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No Speed Limit: The Highs and Lows of Meth…

No Speed Limit: The Highs and Lows of Meth

by Frank Owen

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642282,261 (3.38)None
Journalist Owen takes readers on a trip into the world(s) of methamphetamines, from the cook houses in rural and small-town Missouri to latter-day suppliers in Mexico to users across America. In this highly personal travelog of meth making, selling, using, and abusing, Owens shows how a little-known drug first popular with bikers and truckers became a national scourge. In doing so, he debunks many myths about meth addiction and supposed meth-induced antisocial and criminal behavior, and he tracks the ways law enforcement officials from the federal level to local police departments have tried first to make sense of the meth culture and then to stop the manufacture and sale of the drug. This is not a deeply scholarly study steeped in analysis so much as a ride through history and current policy.--Adapted from Library Journal review.… (more)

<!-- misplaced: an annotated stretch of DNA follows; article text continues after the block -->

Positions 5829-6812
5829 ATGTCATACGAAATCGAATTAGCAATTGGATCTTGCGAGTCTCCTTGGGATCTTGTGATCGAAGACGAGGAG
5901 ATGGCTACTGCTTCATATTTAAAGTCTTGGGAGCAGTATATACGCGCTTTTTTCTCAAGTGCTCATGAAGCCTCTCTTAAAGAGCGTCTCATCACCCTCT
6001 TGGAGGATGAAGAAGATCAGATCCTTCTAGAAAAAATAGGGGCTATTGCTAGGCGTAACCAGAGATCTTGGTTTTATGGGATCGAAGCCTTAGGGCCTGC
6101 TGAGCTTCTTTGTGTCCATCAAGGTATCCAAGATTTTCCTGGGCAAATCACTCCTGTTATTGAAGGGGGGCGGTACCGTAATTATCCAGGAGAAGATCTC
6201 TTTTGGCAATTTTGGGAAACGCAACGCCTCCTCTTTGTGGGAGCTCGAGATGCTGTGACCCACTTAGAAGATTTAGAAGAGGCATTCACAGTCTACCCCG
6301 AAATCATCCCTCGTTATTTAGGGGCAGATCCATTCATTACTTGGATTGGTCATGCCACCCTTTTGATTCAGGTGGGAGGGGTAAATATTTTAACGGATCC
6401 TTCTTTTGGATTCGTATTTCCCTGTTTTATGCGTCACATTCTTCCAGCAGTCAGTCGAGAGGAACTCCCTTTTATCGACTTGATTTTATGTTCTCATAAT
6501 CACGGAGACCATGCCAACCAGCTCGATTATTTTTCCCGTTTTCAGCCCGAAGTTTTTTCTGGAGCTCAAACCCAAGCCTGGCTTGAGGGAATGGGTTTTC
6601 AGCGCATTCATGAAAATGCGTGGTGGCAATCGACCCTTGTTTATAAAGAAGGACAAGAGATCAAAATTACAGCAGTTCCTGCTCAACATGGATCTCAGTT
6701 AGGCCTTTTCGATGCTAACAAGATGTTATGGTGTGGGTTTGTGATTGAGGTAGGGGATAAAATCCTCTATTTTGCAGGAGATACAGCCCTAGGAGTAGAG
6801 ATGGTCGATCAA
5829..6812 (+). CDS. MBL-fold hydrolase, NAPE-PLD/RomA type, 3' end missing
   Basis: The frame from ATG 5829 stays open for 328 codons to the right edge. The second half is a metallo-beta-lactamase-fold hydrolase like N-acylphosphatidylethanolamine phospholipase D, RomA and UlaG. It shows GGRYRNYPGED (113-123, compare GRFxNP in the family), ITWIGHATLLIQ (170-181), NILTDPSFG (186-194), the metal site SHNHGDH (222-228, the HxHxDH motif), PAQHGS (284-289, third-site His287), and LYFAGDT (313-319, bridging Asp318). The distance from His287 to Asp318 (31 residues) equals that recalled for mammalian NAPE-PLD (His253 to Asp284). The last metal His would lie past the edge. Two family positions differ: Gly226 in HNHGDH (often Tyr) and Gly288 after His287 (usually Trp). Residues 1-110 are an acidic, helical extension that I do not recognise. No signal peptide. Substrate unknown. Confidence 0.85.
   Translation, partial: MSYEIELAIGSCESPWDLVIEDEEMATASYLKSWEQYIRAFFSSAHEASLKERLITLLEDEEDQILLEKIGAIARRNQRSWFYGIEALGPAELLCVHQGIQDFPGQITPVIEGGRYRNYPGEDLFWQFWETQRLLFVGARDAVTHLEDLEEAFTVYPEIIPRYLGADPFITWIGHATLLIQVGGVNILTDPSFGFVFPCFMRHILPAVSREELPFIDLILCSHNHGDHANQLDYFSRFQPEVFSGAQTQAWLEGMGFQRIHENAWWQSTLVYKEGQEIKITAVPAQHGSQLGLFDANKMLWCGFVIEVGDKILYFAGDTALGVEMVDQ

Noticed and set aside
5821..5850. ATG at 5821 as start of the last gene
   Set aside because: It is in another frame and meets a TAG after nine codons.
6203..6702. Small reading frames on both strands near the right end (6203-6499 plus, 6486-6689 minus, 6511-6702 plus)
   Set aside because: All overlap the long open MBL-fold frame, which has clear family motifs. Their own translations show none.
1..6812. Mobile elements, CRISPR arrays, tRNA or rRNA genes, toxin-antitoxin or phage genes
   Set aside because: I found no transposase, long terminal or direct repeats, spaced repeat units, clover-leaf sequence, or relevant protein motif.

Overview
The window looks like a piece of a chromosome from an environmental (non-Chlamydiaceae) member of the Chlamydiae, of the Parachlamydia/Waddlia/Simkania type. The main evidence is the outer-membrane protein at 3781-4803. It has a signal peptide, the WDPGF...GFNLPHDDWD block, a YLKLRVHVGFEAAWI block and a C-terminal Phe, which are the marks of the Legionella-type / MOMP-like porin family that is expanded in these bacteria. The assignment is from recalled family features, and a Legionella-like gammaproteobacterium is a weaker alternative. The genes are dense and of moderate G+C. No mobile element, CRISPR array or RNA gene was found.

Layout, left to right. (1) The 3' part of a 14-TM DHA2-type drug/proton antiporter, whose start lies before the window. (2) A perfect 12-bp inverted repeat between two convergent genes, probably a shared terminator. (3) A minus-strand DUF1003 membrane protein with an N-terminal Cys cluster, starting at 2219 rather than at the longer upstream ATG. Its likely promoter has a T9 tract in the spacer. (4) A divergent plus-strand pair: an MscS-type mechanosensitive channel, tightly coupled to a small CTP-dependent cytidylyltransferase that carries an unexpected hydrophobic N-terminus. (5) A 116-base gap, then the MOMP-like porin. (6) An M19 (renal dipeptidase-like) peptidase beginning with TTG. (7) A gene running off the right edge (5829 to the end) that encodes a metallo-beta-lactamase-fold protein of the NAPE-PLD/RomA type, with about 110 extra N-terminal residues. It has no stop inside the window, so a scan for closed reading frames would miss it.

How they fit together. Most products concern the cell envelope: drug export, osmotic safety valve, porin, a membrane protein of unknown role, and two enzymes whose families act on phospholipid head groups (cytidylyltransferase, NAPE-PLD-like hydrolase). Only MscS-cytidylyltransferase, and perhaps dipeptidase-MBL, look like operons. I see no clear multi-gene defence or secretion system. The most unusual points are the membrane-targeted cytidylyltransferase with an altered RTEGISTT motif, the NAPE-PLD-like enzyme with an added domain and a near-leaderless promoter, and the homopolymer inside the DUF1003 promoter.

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  dmarsh451 | Apr 1, 2013 |
Interesting read about the latest high visibility drug "epidemic". Meth use and abuse is nothing new, starting out as a wonder drug in the 1940s that was used to alleviate depression, increase weight loss, and to keep the armed forces on all sides fighting during WW2. It really took off in the 1960s when outlaw biker gangs took control of it, followed by Mexican cartels and of course your rural homebrewers. This covers its history, as well as its impact and its attraction, as well as some of the myths. A fascinating look at an issue that's regularly in the news. ( )
  g3orgia | May 5, 2008 |
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